Acinetobacter spp. are Gram-negative bacteria that have become one of the most difficult pathogens to treat. The species A.
baumannii, largely unknown 30 years ago, has risen to prominence particularly because of its ability to cause infections in immunocompromised
patients. It is now a predominant pathogen in many hospitals as it has acquired resistance genes to virtually all antibiotics capable
of treating Gram-negative bacteria, including the fluoroquinolones and the cephalosporins. Some members of the species have accumulated
these resistance genes in large resistance islands, located in a "hot-spot" within the bacterial chromosome. The only conventional
remaining treatment options were the carbapenems. However, A. baumannii possesses an inherent class D β-lactamase gene (blaOXA-51-like)
that can have the ability to confer carbapenem resistance. Additionally, mechanisms of carbapenem resistance have emerged that derive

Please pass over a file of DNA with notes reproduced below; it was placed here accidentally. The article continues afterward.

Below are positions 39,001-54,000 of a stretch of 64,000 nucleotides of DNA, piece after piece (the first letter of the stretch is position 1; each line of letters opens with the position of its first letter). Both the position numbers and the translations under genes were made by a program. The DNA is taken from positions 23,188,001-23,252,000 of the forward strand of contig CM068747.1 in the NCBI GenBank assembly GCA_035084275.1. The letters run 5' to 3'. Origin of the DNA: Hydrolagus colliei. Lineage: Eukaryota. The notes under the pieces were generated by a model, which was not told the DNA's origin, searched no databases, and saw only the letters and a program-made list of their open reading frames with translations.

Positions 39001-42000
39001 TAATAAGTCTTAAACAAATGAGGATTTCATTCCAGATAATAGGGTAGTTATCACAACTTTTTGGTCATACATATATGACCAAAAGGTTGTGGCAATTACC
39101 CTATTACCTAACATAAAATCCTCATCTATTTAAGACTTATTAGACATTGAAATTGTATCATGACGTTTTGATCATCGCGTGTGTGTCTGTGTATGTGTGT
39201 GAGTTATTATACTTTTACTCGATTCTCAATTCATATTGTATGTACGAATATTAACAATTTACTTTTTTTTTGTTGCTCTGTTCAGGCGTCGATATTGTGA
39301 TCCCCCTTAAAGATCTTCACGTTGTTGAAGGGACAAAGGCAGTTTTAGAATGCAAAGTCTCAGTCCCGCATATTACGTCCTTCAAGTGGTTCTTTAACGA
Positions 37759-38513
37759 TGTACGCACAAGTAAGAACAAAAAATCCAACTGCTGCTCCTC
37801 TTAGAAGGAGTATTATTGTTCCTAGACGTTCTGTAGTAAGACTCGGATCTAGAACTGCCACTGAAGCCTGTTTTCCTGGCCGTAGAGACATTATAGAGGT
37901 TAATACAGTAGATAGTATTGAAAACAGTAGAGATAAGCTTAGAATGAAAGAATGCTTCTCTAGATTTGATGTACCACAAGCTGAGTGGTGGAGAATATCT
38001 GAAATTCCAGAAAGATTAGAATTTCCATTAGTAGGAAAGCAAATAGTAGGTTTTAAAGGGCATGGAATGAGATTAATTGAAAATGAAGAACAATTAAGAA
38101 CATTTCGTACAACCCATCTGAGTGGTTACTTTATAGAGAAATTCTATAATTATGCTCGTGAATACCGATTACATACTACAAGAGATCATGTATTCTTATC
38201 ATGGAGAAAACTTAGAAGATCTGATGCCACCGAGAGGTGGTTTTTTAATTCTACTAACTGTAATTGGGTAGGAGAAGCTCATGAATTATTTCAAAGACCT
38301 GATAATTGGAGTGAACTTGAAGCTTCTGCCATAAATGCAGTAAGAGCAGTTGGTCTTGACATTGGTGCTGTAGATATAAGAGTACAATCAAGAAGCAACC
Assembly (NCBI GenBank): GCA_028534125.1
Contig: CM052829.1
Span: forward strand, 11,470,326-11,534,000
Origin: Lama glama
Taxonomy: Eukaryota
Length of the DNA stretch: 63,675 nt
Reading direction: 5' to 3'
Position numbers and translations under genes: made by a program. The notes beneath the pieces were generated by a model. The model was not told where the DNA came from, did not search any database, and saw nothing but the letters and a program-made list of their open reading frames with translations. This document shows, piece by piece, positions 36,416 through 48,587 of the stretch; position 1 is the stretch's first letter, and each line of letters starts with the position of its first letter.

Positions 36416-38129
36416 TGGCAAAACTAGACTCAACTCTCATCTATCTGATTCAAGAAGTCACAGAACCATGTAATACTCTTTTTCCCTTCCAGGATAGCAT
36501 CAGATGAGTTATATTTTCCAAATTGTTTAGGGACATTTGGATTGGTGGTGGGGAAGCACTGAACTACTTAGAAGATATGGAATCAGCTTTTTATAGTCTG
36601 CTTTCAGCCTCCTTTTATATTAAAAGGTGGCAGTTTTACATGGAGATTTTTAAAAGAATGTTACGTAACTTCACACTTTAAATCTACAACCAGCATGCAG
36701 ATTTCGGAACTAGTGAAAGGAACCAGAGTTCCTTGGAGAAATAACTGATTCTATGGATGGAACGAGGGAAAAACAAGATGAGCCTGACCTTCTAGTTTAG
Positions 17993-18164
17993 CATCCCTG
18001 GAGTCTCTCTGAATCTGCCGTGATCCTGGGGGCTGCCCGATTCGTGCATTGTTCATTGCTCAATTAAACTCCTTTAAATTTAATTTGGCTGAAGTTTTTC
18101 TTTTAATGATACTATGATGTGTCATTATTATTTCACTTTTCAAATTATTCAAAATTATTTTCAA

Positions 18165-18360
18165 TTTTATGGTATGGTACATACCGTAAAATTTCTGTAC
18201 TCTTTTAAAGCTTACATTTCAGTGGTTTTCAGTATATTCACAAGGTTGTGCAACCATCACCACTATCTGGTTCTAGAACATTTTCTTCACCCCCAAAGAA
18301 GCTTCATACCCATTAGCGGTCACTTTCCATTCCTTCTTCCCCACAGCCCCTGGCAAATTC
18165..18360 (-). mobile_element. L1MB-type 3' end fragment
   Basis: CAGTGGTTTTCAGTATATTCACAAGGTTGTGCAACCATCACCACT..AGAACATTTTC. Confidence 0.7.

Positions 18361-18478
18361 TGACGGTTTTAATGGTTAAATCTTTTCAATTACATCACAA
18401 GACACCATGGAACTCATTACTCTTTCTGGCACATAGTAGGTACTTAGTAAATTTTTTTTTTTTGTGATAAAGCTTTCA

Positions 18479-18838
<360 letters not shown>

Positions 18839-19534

from the importation of the distantly related class D β-lactamase genes blaOXA-23 and blaOXA-58. Although not inducible, the expression of
these genes is controlled by mobile promoters carried on ISAba elements. It has also been found that other resistance genes including the
chromosomal class C β-lactamase genes conferring cephalosporin resistance are controlled in the same manner. Colistin is now considered
to be the final drug capable of treating infections caused by carbapenem-resistant A. baumannii; however, strains are now being isolated
that are resistant to this antibiotic as well. The increasing inability to treat infections caused by A. baumannii ensures that this
pathogen more than ranks with MRSA or Clostridium difficile as a threat to modern medicine.